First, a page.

Expect increased risk in South Africa

December was a dismal month on most African stock and currency markets. The South African market fell a modest 1.5 percent but the currency weakened almost 10 percent, leaving a drop of 12 percent overall in SEK, says Karin Fries fund manager of Carnegie Afrikafond.

The only stock market that rebounded was Egypt, rising sharply during the final trading days of the year.
In mid-December, South Africa’s president unexpectedly announced he had sacked the finance minister and appointed someone entirely unknown to the market. The reaction was immediate, and the equity, bond and currency markets fell sharply. The decision was not popular in South Africa, and the minister was again replaced after only four days.

It is not difficult to understand the strong market reaction. Ever since the end of apartheid, South Africa has had reputable and strong finance ministers and central bank governors, who have ensured the state acts within its financial capacity. Replacing the finance minister in this way had many questioning South Africa’s internal stability, thus increasing the country risk significantly. It may well take a long time for the market to regain its implicit confidence in the country, and the risk premium in South Africa should be considered to have increased on a more or less permanent basis.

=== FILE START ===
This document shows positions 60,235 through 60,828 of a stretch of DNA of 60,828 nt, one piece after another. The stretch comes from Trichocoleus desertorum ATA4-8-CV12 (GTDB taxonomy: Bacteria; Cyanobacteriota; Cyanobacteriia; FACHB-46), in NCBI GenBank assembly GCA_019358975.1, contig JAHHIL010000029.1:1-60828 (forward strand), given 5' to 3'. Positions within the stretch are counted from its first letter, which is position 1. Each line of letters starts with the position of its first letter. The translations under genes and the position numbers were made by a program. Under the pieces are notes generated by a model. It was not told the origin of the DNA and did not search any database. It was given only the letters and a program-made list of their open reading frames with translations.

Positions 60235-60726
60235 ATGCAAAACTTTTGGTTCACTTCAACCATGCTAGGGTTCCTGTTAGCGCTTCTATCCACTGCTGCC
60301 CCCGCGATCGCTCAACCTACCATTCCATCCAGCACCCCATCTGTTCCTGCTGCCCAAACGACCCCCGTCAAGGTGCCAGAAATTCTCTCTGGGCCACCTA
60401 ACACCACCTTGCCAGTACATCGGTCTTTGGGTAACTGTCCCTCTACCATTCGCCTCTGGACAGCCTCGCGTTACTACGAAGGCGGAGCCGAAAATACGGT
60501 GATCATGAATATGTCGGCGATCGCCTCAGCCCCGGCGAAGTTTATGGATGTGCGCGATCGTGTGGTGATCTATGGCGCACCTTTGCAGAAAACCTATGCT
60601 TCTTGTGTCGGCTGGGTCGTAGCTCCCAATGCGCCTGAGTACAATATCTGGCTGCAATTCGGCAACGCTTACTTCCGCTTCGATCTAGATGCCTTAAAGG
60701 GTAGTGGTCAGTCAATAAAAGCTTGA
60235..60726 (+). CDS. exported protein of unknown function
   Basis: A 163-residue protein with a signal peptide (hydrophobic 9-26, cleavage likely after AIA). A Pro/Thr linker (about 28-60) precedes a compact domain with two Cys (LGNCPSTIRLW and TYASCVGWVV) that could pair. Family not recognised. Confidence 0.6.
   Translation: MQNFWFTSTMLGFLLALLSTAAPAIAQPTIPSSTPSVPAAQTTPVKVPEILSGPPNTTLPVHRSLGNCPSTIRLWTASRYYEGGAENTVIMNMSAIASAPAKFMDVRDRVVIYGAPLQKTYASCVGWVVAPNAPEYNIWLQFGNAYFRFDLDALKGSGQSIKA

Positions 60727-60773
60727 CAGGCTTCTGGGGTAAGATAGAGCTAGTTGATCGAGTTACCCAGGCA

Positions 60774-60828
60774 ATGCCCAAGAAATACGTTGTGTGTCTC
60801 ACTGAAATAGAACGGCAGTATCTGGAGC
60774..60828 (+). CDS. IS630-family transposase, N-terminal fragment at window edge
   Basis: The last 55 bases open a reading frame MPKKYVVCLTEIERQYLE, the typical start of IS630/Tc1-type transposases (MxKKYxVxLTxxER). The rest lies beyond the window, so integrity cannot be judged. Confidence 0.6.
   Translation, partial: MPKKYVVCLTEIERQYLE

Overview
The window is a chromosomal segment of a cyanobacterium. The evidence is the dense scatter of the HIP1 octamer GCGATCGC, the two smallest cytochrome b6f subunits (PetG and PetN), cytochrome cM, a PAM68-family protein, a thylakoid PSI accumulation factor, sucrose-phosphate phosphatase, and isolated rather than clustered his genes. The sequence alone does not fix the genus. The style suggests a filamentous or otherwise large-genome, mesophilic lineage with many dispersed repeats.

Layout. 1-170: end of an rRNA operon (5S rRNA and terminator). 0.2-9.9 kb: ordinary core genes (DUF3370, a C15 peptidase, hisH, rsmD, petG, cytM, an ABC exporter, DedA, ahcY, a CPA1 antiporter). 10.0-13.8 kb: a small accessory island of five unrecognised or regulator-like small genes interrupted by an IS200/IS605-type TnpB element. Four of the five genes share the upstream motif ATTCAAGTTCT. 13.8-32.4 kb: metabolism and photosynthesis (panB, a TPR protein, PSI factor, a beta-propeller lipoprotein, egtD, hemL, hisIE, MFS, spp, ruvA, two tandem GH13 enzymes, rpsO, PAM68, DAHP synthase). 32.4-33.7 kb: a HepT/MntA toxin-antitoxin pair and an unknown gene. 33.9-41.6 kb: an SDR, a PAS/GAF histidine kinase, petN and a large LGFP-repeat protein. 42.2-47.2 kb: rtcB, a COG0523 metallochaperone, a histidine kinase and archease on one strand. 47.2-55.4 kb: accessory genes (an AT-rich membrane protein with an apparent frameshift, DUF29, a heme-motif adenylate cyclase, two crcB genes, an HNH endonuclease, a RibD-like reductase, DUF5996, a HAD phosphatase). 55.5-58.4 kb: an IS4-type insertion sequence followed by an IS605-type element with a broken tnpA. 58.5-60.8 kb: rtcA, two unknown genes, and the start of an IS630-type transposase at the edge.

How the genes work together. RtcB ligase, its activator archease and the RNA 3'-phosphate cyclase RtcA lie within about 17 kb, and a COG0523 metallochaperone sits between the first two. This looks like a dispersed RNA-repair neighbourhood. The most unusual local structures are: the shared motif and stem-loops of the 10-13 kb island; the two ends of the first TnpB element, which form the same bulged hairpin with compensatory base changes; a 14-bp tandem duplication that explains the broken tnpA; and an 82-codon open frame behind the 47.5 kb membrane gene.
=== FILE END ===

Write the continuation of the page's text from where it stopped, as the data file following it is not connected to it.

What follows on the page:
The potential impact of the drought currently affecting all of southern Africa has also created concern, particularly on the region’s currency and bond markets. Harvests are down in many areas, and electricity and water supplies have been reduced, which could lead to higher inflation next year, as well as some social unrest. The continued decline of commodity prices has been negative for the continent’s reputation, impacting stock, bond and currency markets.

Carnegie Afrikafond divested its stake in Imperial Holding, a logistics company in South Africa with a business likely to be further impacted by increased interest rates. The stock seemed relatively expensive. We made a new investment in Mauritius Commercial Bank after its valuation fell significantly, making the stock attractive.

More articles

April – a month for banks

April – a month for banks

It was a relatively calm month for African stock markets. The generally somewhat higher commodity prices benefited exchange rates in several countries, and the Zambian kwacha, for example, strengthened, making...

Karin Fries 6 May 2016
Eventful month for Africa

Eventful month for Africa

March saw financial reports, politics, and fluctuations in interest rates and currencies. Overall, the news was good, writes Karin Fries, fund manager of Carnegie Afrikafond. Almost all stock markets rose...

Karin Fries 1 April 2016
Oil sector remains uncertain

Oil sector remains uncertain

February was another volatile month, and sentiment is still governed largely by macroeconomic news. Mona Stenmark, who manages the Carnegie Emerging Markets fund, summarises the past month. India’s budget dispelled...

Erik Amcoff 6 March 2016